• A recent study calculated that American businesses loses between $11 billion and $29 billion each year due to employees’ need to care for loved ones 50 years of age and older.  Source: National Alliance for Caregiving/Met Life (Met Life Study of Employer Costs for Working Caregivers) 

  • Fifty nine percent of the adult population either is or expects to be a family caregiver. Source: National Family Caregivers Association (Random Sample Survey of 1,000 Adults Sponsored by Aleve) 

  • As a caregiver, you are one of 12 million Americans who spend all or part of their day assisting at least one of 5 million people (usually a family member) who need help to remain at home.

 

Furthermore, many working caregivers find that the demands of their job and caregiving responsibilities conflict. When this happens it is important to discuss your needs with your supervisor. Flex time, job sharing or rearranging your schedule may help to minimize your stress. Increasingly, companies are also offering resource materials, counseling, and training programs to help caregivers.

 

Do not hesitate to ask other family members to share in the responsibility of caregiving as well. Your siblings, if they live nearby, have just as much reason as you to assist their aging parent. If you are a caregiving spouse with siblings and/or adult children make your needs known to them. A family conference can often help in sorting out the tasks and schedules that other family members are able to assume. And don’t forget neighbors and friends who may be willing to provide transportation, respite care, and help with shopping, household chores and repair tasks.

 

The help provided by you, other family members, friends and neighbors may still not be enough to enable an older person to remain independent. In this case you will need to look for other avenues of support. One of the first places you should contact is your Area Agency on Aging (AAA). If your family member has a limited income, he or she may be eligible for services provided through the AAA including homemaker home health aide services, transportation, home-delivered meals, chore and home repair as well as legal assistance.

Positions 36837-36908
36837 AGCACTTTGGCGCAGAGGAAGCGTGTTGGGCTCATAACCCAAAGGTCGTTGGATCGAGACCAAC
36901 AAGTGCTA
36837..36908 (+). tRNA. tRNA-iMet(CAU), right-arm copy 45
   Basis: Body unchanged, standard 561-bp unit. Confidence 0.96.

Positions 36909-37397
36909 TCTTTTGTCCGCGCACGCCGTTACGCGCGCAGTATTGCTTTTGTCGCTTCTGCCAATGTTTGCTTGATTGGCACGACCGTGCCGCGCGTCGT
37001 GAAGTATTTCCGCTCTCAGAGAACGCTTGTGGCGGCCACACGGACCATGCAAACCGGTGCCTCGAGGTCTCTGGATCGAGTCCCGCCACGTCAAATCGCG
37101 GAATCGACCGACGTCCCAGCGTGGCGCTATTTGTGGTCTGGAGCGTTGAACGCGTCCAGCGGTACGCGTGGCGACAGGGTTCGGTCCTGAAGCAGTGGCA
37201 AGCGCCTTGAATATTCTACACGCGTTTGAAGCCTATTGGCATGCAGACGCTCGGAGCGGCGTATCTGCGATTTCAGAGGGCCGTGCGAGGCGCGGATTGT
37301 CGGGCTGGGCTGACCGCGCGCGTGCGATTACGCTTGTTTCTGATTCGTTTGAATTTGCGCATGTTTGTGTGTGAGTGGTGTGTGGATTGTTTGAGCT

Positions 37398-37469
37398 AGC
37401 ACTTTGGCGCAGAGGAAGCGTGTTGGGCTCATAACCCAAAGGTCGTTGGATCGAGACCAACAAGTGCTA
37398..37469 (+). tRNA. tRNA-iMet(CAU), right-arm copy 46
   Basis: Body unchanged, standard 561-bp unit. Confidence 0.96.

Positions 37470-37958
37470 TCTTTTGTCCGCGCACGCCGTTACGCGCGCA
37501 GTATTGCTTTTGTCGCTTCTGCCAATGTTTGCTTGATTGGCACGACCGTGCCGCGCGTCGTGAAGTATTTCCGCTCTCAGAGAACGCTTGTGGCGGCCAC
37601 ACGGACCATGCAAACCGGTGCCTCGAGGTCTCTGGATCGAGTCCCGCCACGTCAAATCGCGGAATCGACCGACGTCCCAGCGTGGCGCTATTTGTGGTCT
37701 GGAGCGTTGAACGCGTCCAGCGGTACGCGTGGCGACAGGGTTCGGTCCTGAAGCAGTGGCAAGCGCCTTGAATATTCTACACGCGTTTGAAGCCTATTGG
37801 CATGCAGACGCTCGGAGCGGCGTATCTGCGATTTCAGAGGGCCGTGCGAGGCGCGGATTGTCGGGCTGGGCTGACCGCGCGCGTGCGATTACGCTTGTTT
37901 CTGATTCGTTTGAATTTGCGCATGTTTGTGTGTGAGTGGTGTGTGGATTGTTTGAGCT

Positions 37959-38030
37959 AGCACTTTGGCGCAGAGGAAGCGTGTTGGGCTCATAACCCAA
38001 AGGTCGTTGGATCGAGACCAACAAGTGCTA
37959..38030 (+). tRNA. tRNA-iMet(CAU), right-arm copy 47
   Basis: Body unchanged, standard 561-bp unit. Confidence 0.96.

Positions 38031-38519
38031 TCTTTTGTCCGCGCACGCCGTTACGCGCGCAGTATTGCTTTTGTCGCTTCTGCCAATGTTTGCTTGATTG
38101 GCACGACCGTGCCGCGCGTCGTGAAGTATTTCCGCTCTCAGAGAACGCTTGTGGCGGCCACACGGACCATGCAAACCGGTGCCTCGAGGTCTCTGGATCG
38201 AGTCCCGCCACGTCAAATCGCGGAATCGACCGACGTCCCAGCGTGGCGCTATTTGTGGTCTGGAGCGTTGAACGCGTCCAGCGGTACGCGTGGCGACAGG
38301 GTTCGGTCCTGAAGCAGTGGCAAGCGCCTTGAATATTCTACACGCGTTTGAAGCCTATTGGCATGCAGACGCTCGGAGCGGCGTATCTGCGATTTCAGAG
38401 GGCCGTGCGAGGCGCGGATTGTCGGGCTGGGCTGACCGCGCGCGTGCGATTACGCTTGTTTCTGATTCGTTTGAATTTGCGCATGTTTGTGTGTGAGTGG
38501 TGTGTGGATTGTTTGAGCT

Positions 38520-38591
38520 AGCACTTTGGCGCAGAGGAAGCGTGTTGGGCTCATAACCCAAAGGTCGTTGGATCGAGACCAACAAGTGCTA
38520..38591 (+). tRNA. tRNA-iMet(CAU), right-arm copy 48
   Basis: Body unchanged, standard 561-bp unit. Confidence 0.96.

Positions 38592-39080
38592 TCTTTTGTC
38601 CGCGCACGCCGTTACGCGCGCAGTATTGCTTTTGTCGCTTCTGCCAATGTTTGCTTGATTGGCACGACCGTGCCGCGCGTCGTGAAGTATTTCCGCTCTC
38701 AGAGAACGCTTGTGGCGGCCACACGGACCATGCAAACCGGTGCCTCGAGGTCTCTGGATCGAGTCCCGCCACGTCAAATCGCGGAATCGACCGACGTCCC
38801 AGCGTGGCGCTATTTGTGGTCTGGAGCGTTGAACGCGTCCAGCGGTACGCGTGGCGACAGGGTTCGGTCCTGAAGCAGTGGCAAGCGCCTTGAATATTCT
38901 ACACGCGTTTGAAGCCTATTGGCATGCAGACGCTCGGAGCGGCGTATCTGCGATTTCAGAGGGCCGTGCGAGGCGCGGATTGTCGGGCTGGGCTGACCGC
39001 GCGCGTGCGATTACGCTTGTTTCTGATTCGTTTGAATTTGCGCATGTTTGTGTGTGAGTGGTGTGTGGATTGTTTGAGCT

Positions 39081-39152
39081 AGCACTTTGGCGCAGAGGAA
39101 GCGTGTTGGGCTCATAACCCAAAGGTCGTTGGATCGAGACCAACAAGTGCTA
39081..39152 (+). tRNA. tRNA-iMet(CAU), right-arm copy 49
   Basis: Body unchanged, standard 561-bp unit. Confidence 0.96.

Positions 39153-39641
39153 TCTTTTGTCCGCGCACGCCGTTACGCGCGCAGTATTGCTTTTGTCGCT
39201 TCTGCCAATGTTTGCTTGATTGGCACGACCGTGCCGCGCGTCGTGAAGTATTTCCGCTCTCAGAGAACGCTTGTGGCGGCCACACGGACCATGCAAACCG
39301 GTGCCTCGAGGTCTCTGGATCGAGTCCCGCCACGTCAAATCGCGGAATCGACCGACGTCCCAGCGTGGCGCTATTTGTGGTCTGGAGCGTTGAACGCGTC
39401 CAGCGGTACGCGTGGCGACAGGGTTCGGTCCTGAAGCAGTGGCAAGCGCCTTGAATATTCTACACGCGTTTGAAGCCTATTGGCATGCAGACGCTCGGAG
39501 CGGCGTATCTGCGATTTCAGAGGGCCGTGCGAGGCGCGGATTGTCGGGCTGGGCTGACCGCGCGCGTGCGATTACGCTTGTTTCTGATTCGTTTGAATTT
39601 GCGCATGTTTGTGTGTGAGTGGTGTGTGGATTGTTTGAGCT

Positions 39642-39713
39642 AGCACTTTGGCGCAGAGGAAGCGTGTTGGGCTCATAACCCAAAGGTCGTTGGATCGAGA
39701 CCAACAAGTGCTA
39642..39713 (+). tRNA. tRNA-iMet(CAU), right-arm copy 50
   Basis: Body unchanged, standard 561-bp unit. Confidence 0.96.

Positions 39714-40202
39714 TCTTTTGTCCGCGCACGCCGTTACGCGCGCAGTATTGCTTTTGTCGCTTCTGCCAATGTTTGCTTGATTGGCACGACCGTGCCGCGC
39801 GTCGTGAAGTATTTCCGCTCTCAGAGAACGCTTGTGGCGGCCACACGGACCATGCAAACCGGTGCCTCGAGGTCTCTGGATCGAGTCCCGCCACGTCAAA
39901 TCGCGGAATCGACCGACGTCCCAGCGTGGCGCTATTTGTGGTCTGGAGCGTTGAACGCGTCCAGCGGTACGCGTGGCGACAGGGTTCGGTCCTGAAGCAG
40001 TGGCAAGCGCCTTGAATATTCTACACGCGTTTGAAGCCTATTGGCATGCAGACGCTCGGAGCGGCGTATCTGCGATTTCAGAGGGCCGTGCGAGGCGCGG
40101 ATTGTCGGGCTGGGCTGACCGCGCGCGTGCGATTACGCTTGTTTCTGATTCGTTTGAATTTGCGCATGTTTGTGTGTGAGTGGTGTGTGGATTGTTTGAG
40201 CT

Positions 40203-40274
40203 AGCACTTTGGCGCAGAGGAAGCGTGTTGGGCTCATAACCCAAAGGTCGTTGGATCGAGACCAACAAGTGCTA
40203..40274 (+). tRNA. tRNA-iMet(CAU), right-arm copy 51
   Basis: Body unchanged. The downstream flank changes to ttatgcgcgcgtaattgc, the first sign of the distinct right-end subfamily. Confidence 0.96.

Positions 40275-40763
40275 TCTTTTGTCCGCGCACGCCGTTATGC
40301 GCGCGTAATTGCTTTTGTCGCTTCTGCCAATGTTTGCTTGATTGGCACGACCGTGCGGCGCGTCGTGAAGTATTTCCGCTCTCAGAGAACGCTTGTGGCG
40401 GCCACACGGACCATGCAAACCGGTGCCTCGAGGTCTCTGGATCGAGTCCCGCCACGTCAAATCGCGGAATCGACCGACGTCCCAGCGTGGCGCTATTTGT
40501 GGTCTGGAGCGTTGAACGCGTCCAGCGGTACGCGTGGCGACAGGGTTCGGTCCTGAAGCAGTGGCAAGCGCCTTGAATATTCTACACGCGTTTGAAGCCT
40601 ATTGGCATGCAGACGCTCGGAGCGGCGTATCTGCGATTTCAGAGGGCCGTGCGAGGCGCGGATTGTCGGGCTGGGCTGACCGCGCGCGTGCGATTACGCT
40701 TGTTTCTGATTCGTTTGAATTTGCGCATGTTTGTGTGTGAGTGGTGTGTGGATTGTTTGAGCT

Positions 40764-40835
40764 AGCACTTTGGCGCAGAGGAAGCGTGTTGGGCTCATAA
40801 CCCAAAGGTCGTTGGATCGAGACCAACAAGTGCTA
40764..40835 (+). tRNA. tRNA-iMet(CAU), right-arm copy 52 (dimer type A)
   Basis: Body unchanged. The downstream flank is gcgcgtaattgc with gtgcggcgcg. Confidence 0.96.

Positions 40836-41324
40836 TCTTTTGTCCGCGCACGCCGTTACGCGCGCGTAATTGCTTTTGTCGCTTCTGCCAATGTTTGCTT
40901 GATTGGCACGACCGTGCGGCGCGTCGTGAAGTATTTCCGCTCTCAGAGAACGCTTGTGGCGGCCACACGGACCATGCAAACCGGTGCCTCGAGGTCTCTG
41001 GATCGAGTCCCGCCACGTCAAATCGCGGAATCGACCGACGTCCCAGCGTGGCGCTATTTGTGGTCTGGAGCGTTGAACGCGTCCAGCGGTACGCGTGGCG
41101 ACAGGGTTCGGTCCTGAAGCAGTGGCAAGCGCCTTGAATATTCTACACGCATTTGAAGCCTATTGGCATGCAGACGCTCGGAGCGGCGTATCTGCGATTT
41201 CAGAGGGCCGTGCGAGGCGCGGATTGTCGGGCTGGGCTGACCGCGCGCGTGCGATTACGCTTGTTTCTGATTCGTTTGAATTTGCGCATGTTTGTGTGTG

Tips For Caregivers

  • Choose to take charge of your life, and don’t let your loved one’s illness or disability always take center stage.

  • Remember to be good to yourself. Love, honor and value yourself. You’re doing a very hard job and you deserve some quality time, just for you.

  • Watch out for signs of depression, and don’t delay in getting professional help when you need it.

  • When people offer to help, accept the offer and suggest specific things that they can do.

  • Educate yourself about your loved one’s condition. Information is empowering.

  • There’s a difference between caring and doing. Be open to technologies and ideas that promote your loved one’s independence.

  • Trust your instincts. Most of the time they’ll lead you in the right direction.

  • Grieve for your losses, and then allow yourself to dream new dreams.

  • Stand up for your rights as a caregiver and a citizen.

  • Seek support from other caregivers. There is great strength in knowing you are not alone.

Compiled by the National Family Caregivers Association

 

REACH counselors are available to provide further assistance and referrals for care-giving related concerns. To speak to a counselor contact REACH at 1-800-273-5273.

 

Suggested website for additional information:

www.nfcacares.org

 www.fiavolunteers.org